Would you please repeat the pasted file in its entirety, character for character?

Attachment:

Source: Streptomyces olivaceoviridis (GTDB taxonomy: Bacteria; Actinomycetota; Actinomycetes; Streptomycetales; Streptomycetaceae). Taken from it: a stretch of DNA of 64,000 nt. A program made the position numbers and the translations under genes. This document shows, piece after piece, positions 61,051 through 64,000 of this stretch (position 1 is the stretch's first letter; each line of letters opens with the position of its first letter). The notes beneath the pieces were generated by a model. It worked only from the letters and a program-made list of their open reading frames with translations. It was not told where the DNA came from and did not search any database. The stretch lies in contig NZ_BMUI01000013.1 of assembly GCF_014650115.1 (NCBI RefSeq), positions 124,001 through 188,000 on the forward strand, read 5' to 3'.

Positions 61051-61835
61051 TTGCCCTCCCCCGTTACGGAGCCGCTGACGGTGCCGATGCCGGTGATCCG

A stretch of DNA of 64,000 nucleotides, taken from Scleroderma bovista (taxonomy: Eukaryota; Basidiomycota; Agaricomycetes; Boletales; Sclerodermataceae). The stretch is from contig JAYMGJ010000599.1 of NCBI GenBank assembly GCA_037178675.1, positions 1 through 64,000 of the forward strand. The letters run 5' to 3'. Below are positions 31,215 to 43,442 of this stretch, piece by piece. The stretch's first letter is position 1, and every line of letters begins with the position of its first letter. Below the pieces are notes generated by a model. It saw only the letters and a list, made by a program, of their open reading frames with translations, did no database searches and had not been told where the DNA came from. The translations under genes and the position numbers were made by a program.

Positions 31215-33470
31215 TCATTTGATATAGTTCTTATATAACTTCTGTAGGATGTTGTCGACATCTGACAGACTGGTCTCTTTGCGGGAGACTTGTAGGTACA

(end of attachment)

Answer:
Source: Streptomyces olivaceoviridis (GTDB taxonomy: Bacteria; Actinomycetota; Actinomycetes; Streptomycetales; Streptomycetaceae). Taken from it: a stretch of DNA of 64,000 nt. A program made the position numbers and the translations under genes. This document shows, piece after piece, positions 61,051 through 64,000 of this stretch (position 1 is the stretch's first letter; each line of letters opens with the position of its first letter). The notes beneath the pieces were generated by a model. It worked only from the letters and a program-made list of their open reading frames with translations. It was not told where the DNA came from and did not search any database. The stretch lies in contig NZ_BMUI01000013.1 of assembly GCF_014650115.1 (NCBI RefSeq), positions 124,001 through 188,000 on the forward strand, read 5' to 3'.

Positions 61051-61835
61051 TTGCCCTCCCCCGTTACGGAGCCGCTGACGGTGCCGATGCCGGTGATCCG

A stretch of DNA of 64,000 nucleotides, taken from Scleroderma bovista (taxonomy: Eukaryota; Basidiomycota; Agaricomycetes; Boletales; Sclerodermataceae). The stretch is from contig JAYMGJ010000599.1 of NCBI GenBank assembly GCA_037178675.1, positions 1 through 64,000 of the forward strand. The letters run 5' to 3'. Below are positions 31,215 to 43,442 of this stretch, piece by piece. The stretch's first letter is position 1, and every line of letters begins with the position of its first letter. Below the pieces are notes generated by a model. It saw only the letters and a list, made by a program, of their open reading frames with translations, did no database searches and had not been told where the DNA came from. The translations under genes and the position numbers were made by a program.

Positions 31215-33470
31215 TCATTTGATATAGTTCTTATATAACTTCTGTAGGATGTTGTCGACATCTGACAGACTGGTCTCTTTGCGGGAGACTTGTAGGTACA